“Society” Isn’t Responsible For Your Bad Choices

Big Al and I have engaged in several recent conversations about Occupy Wall Street, and in particular, about the nature of the main claims emanating like a vile penumbra from the protestors’ wish lists. The crux of the debate: To what extent is society responsible for the condition of people saddled with huge student loan debt and no strong employment opportunity?

Although Alaric refuses to state categorically that he thinks the protestors are totally free of moral culpability for the current condition, he does seem to argue that they aren’t solely culpable and therefore deserve a personal bailout. He asserts that the overwhelming social message that “college is the key to success” means that people really had no other choice if they wanted to be successful, and that colleges have misled many students about the value of their chosen courses of study. As best as I can tell, his position is that the social pressure to attend college mixed with bad or misleading counsel about the options available for majors means that many unemployed students were effectively sold a bill of goods. Therefore, in the interests of the macro economy, it makes sense to lighten their load and to implement reforms to prevent such from happening again.

Our debates have been lively. Although I appreciate his perspective — and do, in fact, concede that social pressure is a not-insignificant contributor to the higher ed bubble — I cannot agree that debt-laden students get a pass. For one thing, imprudence isn’t a virtue. Yes, I’m sure some people really did think that a degree in puppetry would be fulfilling — but did they bother to check the expected labor market for such a focus? Research is abundant and free, beginning with the Department of Labor public databases. As an ethics major, I realize that the only job I’m qualified for is one that requires “a degree, any degree” — no one is actively looking for someone with a B.A. in moral philosophy. I knew that going into it. I made my choices, and I have to accept my consequences. Choosing to go in willfully blind doesn’t provide a layer of insulation for when times get tough.

I get that for many people, life is challenging. I don’t think it’s society’s problem.

Evening of Cocktails and Fine Dining

Last Saturday I welcomed the opportunity to have dinner with Jon and Emilie, Tony and Jen, and Joe. We started with cocktails at Tony’s office in Lansing, then went to Copper for dinner. The meal was delightful and the company was heavenly. We had a great time and settled on the dates for the “All Things Tony” trek to The Happiest Place on Earth in early June.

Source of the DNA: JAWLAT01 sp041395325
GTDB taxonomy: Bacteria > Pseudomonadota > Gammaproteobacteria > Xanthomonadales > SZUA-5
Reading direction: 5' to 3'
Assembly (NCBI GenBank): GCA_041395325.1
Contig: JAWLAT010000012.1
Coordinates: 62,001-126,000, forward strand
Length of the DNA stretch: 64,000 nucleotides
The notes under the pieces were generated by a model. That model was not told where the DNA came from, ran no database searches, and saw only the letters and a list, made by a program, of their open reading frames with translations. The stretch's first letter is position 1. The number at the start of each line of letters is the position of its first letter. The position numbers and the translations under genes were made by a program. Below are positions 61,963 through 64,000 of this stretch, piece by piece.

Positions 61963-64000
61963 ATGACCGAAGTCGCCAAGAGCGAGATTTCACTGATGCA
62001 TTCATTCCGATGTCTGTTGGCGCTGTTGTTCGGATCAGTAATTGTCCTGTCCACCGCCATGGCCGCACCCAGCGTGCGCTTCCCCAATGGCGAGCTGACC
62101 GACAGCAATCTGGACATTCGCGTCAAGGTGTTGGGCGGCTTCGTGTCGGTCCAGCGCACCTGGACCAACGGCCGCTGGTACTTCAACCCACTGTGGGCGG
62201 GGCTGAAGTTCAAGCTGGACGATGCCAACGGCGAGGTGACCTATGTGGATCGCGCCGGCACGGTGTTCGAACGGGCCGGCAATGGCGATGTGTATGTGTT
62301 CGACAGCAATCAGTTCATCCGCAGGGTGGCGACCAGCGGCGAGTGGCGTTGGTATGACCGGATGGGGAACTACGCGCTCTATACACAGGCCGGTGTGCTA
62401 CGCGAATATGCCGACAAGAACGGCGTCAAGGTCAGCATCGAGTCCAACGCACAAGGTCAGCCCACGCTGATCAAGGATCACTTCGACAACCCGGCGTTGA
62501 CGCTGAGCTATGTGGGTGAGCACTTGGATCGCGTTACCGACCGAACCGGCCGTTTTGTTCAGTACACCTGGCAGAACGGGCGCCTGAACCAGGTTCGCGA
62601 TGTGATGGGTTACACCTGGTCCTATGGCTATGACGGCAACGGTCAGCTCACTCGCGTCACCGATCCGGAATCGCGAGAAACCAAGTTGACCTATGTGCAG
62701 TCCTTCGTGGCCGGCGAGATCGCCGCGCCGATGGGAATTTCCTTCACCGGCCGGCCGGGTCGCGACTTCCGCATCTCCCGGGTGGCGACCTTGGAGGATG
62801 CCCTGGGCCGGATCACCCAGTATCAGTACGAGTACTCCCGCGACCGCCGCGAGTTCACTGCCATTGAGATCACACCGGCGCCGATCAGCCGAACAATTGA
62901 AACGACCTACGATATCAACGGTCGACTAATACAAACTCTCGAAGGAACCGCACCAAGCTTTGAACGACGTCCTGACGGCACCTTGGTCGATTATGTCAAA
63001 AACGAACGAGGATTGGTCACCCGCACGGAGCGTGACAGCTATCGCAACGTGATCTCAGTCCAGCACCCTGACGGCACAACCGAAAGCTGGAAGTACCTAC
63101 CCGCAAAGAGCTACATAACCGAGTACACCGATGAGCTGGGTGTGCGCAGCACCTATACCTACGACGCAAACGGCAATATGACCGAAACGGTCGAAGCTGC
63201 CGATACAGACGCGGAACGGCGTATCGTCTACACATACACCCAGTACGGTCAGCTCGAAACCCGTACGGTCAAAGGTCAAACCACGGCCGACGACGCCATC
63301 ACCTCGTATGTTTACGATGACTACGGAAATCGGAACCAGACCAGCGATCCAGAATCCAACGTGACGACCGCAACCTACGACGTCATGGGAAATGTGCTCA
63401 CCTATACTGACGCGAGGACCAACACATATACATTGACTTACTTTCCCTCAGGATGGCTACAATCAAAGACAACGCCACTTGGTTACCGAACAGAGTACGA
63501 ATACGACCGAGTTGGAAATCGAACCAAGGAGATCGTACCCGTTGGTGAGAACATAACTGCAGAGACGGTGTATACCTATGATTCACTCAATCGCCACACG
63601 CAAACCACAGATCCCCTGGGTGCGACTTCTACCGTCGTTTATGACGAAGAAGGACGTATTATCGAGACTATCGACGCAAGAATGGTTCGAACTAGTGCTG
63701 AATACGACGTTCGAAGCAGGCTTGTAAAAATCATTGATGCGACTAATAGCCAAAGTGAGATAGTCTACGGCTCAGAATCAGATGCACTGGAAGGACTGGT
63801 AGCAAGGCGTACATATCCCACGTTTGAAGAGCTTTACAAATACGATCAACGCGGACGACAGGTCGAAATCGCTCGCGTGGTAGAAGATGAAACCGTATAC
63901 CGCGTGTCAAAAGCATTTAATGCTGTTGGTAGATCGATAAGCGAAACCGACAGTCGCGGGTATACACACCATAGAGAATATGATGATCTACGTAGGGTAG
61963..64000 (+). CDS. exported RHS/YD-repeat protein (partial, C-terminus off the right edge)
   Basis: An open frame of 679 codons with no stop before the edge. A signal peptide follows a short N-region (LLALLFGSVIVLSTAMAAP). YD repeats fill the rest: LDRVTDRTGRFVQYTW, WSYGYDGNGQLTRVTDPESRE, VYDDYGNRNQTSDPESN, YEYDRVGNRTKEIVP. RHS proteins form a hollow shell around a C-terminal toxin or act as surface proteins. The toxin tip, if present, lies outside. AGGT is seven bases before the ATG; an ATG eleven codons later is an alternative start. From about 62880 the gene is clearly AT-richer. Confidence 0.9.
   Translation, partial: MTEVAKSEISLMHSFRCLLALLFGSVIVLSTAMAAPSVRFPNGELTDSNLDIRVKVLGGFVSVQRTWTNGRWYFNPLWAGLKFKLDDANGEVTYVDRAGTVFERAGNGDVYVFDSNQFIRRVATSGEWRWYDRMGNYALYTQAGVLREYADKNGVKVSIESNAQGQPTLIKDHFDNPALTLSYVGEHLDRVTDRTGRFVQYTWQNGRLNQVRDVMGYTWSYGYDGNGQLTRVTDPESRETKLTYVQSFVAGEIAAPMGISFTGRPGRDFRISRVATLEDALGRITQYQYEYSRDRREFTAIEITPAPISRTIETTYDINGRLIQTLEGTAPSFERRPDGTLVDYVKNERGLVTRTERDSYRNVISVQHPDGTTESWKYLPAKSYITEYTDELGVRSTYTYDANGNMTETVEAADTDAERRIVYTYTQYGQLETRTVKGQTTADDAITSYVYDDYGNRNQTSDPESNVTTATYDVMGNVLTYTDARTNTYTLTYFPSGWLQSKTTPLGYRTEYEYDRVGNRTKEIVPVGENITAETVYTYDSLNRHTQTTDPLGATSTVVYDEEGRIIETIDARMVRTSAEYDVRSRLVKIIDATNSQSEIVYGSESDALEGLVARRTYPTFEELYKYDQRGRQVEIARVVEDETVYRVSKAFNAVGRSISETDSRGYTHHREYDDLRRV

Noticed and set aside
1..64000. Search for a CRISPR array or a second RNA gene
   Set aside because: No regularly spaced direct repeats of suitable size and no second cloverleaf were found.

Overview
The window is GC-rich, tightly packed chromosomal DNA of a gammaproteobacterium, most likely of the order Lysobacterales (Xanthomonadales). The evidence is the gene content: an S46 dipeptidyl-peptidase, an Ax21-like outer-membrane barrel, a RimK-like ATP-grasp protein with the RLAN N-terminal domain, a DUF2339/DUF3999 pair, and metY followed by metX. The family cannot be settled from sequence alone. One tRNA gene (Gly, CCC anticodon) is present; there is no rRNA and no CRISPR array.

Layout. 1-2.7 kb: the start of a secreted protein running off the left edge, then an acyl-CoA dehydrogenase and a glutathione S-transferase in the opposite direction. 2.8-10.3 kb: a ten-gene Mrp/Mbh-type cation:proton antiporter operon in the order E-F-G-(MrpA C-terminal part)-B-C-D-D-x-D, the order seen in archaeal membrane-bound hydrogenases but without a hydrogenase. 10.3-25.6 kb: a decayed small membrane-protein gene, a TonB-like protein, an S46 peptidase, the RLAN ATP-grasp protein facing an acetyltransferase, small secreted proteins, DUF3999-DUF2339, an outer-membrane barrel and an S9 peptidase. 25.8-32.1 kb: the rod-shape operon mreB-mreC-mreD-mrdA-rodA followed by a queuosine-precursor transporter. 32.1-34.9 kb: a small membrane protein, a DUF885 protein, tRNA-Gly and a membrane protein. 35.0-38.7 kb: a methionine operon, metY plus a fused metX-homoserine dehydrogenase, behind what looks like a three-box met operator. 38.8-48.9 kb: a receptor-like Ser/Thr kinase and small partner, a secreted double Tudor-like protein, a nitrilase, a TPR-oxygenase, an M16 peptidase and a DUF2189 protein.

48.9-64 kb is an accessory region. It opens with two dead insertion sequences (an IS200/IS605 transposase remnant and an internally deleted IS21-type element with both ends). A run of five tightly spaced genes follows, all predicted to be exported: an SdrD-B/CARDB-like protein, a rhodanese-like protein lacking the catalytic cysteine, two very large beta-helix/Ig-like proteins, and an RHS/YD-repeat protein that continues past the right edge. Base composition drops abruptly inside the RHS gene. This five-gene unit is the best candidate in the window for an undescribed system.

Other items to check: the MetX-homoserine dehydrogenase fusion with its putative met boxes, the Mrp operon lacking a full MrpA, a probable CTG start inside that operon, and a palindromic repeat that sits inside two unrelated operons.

Scotch Is Good for the Soul

Good Scotch whisky is proof of the existence of a benevolent God. In recent weeks, I’ve enjoyed Ardbeg 10-year (a staple of Jim Murray’s list of top whiskys) and now I’ve laid hands upon another rare bottle of Ballentine’s 17-year. Add to that a good deal on Lagavulin 16-year, and life is good.

But added to the mix: Gentleman Jack. I saw a fascinating Discovery Channel documentary on how Jack Daniel’s is made, and it impelled me to pick up a bottle. Glad I did. GJ may become my default sipping whiskey.

NaNoWriMo Is Harder Than It Looks

So I’m writing a novel. It’s harder than it looks. The goal of National Novel Writing Month is to produce a minimum of 50,000 words in the month of November. Some people have already met their goal, and bully for them. I remain stuck in the low four figures, mostly because I started late and have been planning as I go. The prose I’ve generated so far, I’m mostly happy with. And I purchased Scrivener for Windows — an all-in-one writing application for professional writers — and sync its data files with SkyDrive so I can pick up on any of my computers. So far, so good.

The “discipline thing” presents something of a self-improvement opportunity. My goal is to generate 80,000 words and shop it for sale. As a published writer of non-fiction work, I hope I have at least a tiny bit of credibility to get an agent to look twice at my submission. But if not — it doesn’t matter much. I’m enjoying the craft of writing for writing’s sake.